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Olympus Evolt Wahiawa HI

When you look through the Olympus E-330's optical viewfinder, you see a dim view of reality, but you see it at the speed of light. If you open your left eye while looking through the viewfinder with your right, you'll see everything in real time. 186,000 miles per second doesn't slow down when refracted, so you see exactly what's happening before you capture. You won't get exactly what you see, because of shutter lag, but it's pretty close.

Ritz Camera
(808) 943-6391
Ala Moana Center 1450 Ala Moana Boulevard Space#1207
Honolulu, HI
 
olelo Community Television
(808) 696-1003
85-251 Farrington Hwy
Waianae, HI
 
Jewel Masters
(808) 696-4999
85-847 Farrington Hwy
Waianae, HI
 
GE Company Other Operatbons
(808) 852-6851
2312 Kamehameha Hwy
Honolulu, HI
 
Ic Supply Inc
(808) 839-1966
2978 Ualena St
Honolulu, HI
 
RadioShack
(808) 622-2048
823 California Ave Ste A11
Wahiawa, HI
 
Honson Co Inc
(808) 638-1118
PO Box 399
Waianae, HI
 
Waianae Pawn Broker Inc
(808) 696-0002
85-993 Farrington Hwy
Waianae, HI
 
Electrical Equipment Co LTD
(808) 848-2884
1717 Colburn St
Honolulu, HI
 
Industrial Electronics
(808) 847-4300
1353 Mookaula St
Honolulu, HI
 

Olympus Evolt

Olympus Evolt E-330 DSLR Review

Reader Score: 7.71 (out of 10)
Review: 'As the market for digital SLRs gets more crowded, we can expect more and more attempts at product differentiation. Companies are always looking for that something extra to make their product stand out from the crowd of traditional products, whatever they be. No company has gone to greater lengths to be different in the SLR space than Olympus, though, and they've continued the trend in the E-330, delivering the first SLR with a live view.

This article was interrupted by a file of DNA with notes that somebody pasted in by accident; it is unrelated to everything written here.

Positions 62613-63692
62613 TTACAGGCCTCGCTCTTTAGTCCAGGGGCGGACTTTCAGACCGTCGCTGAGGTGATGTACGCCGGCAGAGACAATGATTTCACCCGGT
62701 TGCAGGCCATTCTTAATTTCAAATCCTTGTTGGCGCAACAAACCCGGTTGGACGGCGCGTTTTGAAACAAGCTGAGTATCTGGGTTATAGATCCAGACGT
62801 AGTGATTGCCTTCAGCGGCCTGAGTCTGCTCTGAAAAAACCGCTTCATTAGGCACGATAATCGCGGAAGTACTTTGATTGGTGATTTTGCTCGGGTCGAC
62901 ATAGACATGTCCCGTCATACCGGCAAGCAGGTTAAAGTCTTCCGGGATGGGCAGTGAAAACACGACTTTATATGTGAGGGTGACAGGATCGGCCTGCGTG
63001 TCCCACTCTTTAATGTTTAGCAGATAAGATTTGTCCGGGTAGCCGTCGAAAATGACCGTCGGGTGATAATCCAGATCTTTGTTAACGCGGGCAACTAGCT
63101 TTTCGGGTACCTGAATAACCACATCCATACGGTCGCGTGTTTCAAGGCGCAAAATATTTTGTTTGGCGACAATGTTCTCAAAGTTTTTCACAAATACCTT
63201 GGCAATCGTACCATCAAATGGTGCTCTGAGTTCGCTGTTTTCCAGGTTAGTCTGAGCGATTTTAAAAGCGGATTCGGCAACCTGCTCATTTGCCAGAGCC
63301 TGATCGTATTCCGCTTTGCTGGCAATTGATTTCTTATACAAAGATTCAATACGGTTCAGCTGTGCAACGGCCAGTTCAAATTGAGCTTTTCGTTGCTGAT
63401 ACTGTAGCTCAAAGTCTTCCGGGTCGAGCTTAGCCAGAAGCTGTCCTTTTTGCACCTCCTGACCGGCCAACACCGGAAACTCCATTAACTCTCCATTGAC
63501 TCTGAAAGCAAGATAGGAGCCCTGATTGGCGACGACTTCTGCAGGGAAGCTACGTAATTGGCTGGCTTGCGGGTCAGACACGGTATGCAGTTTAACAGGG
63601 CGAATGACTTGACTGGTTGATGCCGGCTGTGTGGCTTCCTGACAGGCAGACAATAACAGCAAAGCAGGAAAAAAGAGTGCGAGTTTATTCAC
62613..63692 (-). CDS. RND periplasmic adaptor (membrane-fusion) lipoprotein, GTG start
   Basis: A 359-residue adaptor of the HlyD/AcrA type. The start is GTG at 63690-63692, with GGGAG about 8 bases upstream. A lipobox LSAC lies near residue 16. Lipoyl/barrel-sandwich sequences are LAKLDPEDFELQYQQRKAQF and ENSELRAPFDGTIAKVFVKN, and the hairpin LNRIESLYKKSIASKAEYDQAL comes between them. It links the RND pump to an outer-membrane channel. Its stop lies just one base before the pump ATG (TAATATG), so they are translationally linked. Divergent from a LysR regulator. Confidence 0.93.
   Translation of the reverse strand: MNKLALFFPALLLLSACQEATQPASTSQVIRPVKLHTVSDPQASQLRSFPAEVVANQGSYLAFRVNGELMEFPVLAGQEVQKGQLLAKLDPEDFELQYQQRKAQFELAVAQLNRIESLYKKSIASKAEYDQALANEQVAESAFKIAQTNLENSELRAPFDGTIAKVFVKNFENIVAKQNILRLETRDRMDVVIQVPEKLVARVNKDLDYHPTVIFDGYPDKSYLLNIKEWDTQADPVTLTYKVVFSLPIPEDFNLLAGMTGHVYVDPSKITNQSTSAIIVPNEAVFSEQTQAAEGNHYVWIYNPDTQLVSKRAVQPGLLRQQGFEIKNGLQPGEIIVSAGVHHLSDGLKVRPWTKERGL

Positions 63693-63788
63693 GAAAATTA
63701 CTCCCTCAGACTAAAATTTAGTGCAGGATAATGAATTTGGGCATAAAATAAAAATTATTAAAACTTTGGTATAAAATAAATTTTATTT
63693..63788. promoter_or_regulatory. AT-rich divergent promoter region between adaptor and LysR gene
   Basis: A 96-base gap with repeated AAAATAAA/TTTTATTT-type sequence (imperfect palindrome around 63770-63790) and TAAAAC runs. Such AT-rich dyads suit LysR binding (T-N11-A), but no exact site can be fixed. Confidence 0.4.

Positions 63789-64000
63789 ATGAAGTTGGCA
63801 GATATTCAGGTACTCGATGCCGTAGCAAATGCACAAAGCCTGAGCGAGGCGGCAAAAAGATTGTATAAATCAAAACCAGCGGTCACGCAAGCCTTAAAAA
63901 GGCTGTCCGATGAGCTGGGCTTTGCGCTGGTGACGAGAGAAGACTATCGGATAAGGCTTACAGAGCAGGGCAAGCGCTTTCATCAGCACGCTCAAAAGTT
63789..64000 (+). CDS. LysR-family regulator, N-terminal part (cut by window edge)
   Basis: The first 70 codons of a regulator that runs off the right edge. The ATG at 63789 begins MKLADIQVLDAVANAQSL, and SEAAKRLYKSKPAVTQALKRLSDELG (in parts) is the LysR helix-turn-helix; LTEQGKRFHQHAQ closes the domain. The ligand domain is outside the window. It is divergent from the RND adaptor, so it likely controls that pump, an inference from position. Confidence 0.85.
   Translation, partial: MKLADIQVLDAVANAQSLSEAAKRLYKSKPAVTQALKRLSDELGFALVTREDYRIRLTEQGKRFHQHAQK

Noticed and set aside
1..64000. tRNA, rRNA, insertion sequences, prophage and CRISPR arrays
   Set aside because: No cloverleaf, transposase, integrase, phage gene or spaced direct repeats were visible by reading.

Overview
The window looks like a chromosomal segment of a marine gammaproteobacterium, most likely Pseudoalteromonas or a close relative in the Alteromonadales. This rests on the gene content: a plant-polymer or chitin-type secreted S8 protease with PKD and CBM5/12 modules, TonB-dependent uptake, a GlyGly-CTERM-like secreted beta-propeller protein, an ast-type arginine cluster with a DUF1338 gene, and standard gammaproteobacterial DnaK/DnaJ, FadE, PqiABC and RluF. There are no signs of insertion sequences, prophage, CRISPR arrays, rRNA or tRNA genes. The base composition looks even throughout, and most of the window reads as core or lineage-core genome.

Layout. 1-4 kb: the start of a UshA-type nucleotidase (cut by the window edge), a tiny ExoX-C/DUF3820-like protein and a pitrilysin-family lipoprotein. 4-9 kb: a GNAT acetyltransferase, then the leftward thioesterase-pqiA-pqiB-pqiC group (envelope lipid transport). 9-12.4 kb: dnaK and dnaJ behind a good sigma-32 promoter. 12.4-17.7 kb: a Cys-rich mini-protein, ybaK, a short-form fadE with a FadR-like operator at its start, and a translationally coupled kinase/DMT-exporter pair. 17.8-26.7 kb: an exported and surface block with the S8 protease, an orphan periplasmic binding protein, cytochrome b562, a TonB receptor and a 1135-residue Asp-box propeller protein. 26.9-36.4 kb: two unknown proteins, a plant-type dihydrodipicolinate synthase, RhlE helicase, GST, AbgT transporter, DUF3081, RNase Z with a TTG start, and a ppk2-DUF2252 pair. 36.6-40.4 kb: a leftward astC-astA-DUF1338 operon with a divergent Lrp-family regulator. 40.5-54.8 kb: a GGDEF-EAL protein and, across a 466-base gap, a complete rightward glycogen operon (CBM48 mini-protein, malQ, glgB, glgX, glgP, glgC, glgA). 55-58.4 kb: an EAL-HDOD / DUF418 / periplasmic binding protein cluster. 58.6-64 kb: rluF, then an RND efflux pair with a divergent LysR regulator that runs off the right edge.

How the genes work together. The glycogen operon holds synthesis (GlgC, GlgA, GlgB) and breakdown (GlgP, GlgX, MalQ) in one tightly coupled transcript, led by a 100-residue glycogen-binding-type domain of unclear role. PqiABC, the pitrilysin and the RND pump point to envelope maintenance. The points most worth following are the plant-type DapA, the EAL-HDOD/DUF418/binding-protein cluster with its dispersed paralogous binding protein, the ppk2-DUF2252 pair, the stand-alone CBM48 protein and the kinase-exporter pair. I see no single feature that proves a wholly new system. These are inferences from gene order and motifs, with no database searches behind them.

When you look through the Olympus E-330's optical viewfinder, you see a dim view of reality, but you see it at the speed of light. If you open your left eye while looking through the viewfinder with your right, you'll see everything in real time. 186,000 miles per second doesn't slow down when refracted, so you see exactly what's happening before you capture. You won't get exactly what you see, because of shutter lag, but it's pretty close.

Put a digital sensor, a computer processor, and a set of other electronics running on a digital clock in between, and you get a slight delay. Add that delay to your shutter lag delay, and you end up with a pretty peculiar shooting experience, especially when shooting action.

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